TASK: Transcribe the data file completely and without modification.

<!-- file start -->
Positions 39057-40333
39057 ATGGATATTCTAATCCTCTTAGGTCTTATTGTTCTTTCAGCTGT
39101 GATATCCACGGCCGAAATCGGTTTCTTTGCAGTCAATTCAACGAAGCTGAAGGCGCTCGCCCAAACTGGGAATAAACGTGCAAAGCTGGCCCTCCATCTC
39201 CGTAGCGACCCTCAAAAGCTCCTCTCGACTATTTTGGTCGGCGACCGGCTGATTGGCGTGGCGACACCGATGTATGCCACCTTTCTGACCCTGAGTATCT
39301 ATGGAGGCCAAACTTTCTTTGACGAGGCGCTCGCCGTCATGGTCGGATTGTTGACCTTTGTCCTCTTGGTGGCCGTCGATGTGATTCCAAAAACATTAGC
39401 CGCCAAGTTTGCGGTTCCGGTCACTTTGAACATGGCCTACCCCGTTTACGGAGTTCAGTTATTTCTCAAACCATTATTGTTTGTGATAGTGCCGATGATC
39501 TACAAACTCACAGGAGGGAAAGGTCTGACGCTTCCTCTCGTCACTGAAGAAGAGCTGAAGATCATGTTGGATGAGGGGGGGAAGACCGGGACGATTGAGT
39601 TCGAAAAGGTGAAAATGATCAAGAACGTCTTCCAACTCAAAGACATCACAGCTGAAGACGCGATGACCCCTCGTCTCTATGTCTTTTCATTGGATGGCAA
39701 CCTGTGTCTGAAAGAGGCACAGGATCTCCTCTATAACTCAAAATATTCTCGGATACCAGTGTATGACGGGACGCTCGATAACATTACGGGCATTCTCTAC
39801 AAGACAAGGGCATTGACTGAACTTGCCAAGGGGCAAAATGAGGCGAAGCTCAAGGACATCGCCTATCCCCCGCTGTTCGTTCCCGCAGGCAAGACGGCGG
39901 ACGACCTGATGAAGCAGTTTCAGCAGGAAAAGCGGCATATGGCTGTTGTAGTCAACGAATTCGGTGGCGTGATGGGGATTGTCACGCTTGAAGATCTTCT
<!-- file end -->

Positions 39057-40333
39057 ATGGATATTCTAATCCTCTTAGGTCTTATTGTTCTTTCAGCTGT
39101 GATATCCACGGCCGAAATCGGTTTCTTTGCAGTCAATTCAACGAAGCTGAAGGCGCTCGCCCAAACTGGGAATAAACGTGCAAAGCTGGCCCTCCATCTC
39201 CGTAGCGACCCTCAAAAGCTCCTCTCGACTATTTTGGTCGGCGACCGGCTGATTGGCGTGGCGACACCGATGTATGCCACCTTTCTGACCCTGAGTATCT
39301 ATGGAGGCCAAACTTTCTTTGACGAGGCGCTCGCCGTCATGGTCGGATTGTTGACCTTTGTCCTCTTGGTGGCCGTCGATGTGATTCCAAAAACATTAGC
39401 CGCCAAGTTTGCGGTTCCGGTCACTTTGAACATGGCCTACCCCGTTTACGGAGTTCAGTTATTTCTCAAACCATTATTGTTTGTGATAGTGCCGATGATC
39501 TACAAACTCACAGGAGGGAAAGGTCTGACGCTTCCTCTCGTCACTGAAGAAGAGCTGAAGATCATGTTGGATGAGGGGGGGAAGACCGGGACGATTGAGT
39601 TCGAAAAGGTGAAAATGATCAAGAACGTCTTCCAACTCAAAGACATCACAGCTGAAGACGCGATGACCCCTCGTCTCTATGTCTTTTCATTGGATGGCAA
39701 CCTGTGTCTGAAAGAGGCACAGGATCTCCTCTATAACTCAAAATATTCTCGGATACCAGTGTATGACGGGACGCTCGATAACATTACGGGCATTCTCTAC
39801 AAGACAAGGGCATTGACTGAACTTGCCAAGGGGCAAAATGAGGCGAAGCTCAAGGACATCGCCTATCCCCCGCTGTTCGTTCCCGCAGGCAAGACGGCGG
39901 ACGACCTGATGAAGCAGTTTCAGCAGGAAAAGCGGCATATGGCTGTTGTAGTCAACGAATTCGGTGGCGTGATGGGGATTGTCACGCTTGAAGATCTTCT